The March Action was the last proletarian insurrection of the German revolution. Neither the Hamburg insurrection, a military operation of the KPD, nor the resistance to the French Army in the Ruhr in 1923, which united all classes, could be considered as proletarian insurrections. The failure of the “March Action” marked the beginning of the decomposition of the communist left.
Between the defeat of the Red Army of the Ruhr and the March Action of 1921, proletarians launched a series of dispersed local actions, which were simultaneously defensive and offensive, comparable to those which had previously broken out in central Germany and Saxony, although on a different scale, but were unable to unite their forces. The March Action first developed in the region of Halle and Mansfeld, which had remained as the last revolutionary stronghold after the crushing of the Ruhr. The copper mines of Mansfeld and the ultramodern chemical works at Leuna formed the backbone of the Action. The workers there had kept the arms they had seized in 1918. Saxony, which had attracted new workers to its lignite and chemical industries, was still the stronghold of the USPD, despite the inroads made by the VKPD, which had its most solid district there: in reality, it merely carried on the tradition of the USPD. The VKPD had 60,000 members in Saxony; in the February 1921 elections it won 200,000 votes, more than the SPD (80,000) and the rump USPD (75,000) combined. The 25,000 workers at Leuna were organized into military formations, and 2,000 of them belonged to the AAUD. It was undoubtedly one of the strongest districts of the KAPD-AAUD. The region had been subjected to the martial law of the Kapp Putsch in March 1920. Many weapons had remained hidden. A wave of theft spread in the factories. The workers demanded, above all, a reduction in working hours (in the Leuna works, for example) and the suppression of the private security forces in the factories, which were violently attacked. Sooner or later the government would have to intervene to pacify the region. If the pre-existing autonomous defensive movement of the proletariat was the starting point for the March offensive, one must not ignore, on the other hand, an essential factor in the context within which the Action took place: the VKPD’s change of orientation at the beginning of 1921, and the emergence of a leftist tendency in the Communist International.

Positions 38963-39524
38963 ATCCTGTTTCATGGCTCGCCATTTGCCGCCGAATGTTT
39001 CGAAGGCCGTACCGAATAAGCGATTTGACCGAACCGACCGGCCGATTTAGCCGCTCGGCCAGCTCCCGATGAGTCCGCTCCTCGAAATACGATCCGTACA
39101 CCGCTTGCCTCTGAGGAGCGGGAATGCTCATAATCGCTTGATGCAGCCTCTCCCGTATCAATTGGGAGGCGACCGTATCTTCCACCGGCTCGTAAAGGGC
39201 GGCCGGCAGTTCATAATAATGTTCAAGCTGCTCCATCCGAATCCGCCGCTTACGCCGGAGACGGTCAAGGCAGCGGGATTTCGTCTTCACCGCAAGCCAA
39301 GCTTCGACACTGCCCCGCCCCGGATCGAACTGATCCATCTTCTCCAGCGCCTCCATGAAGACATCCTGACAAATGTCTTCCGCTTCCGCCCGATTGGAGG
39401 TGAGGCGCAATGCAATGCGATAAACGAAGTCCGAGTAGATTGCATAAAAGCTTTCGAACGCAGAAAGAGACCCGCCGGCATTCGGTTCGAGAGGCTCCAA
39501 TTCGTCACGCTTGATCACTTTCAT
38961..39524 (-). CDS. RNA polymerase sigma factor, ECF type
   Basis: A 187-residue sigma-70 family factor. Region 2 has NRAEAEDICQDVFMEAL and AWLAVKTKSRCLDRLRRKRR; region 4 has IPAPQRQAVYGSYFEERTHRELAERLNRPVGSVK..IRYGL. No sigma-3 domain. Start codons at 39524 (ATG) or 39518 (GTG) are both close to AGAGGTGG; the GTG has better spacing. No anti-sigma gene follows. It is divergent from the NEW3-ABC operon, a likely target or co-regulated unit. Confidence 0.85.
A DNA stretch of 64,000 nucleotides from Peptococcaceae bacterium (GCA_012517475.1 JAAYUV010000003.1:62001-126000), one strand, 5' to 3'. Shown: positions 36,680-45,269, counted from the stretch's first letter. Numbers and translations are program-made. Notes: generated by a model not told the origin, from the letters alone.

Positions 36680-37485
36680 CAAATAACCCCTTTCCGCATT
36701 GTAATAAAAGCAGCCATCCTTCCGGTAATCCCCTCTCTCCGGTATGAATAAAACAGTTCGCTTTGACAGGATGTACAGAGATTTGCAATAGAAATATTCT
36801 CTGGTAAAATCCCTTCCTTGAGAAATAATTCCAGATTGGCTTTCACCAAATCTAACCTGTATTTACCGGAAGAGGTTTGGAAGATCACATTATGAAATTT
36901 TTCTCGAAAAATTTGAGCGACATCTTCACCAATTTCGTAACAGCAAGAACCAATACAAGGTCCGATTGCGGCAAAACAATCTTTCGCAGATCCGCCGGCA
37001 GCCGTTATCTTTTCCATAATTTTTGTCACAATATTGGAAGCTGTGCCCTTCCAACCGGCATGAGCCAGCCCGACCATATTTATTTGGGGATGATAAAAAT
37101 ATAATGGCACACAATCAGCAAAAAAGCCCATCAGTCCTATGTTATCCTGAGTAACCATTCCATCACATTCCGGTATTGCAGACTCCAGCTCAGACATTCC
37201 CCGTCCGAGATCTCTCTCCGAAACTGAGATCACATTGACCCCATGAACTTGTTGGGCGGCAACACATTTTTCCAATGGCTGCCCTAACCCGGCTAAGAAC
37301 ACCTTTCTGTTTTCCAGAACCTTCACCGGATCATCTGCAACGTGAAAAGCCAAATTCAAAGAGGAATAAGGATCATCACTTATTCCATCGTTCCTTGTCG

The winter of 1920-1921 coincided with a social and political crisis in Russia as a result of the civil war. Important movements against Bolshevik power took place among the peasants (such as the Tambor revolt and the Makhnovist insurrection) and the remnants of the Russian proletariat (the civil war had almost annihilated industry and the workers who carried out the 1917 revolution). The most well-known strike occurred in Petrograd, and was urgently repressed by the State at the same time that the Kronstadt rebellion broke out. At a political level, that is, within the party, this crisis was reflected in the appearance of the Workers Opposition. The crisis was overcome by the victory of the Leninists at the Tenth Congress and the defeat of the various rebel movements in March of 1921. Previously, throughout the whole period when the outcome of the crisis appeared uncertain, a tendency appeared within the International which was determined to “force” the course of events. It was this tendency which was represented by the Communist International’s delegation composed of B. Kun, Guralsky and Pogany, who were called Turkestanis by the KPD right wing. According to some (R. Fischer), they were acting under the orders of Zinoviev, General Secretary of the Communist International. According to others (Flechtheim), they were controlled primarily by Radek, leading agent of the Communist International responsible for tactics to be followed in Germany, who was in close contact with the KPD’s new leadership. It appears that Lenin had little knowledge of the mission confided to B. Kun.
The order for the “palace revolution” which was transmitted by the VKPD leadership to the leftists was inspired by the Communist International’s delegation, which had arrived in Berlin at the end of February. Levi, after having violently criticized the conceptions and methods of the Turkestanis, was excluded from the central committee. The virulent KAPD constituted a pole of repulsion or attraction (depending on the circumstances) for the VKPD. It was the latter pole which prevailed in March. The environment in the party was quite animated; an action had to be launched for the immediate seizure of power. When the first disturbances began, the VKPD immediately distributed a document inviting the proletarians to violently overthrow the government: the disturbances in central Germany were to be the point of departure for an insurrection throughout the Reich. This tactic was implemented before the government’s decision to occupy the Mansfeld region with police forces became known. Once the battles had begun, the central committee more or less openly issued a call for armed insurrection in the Rote Fahne.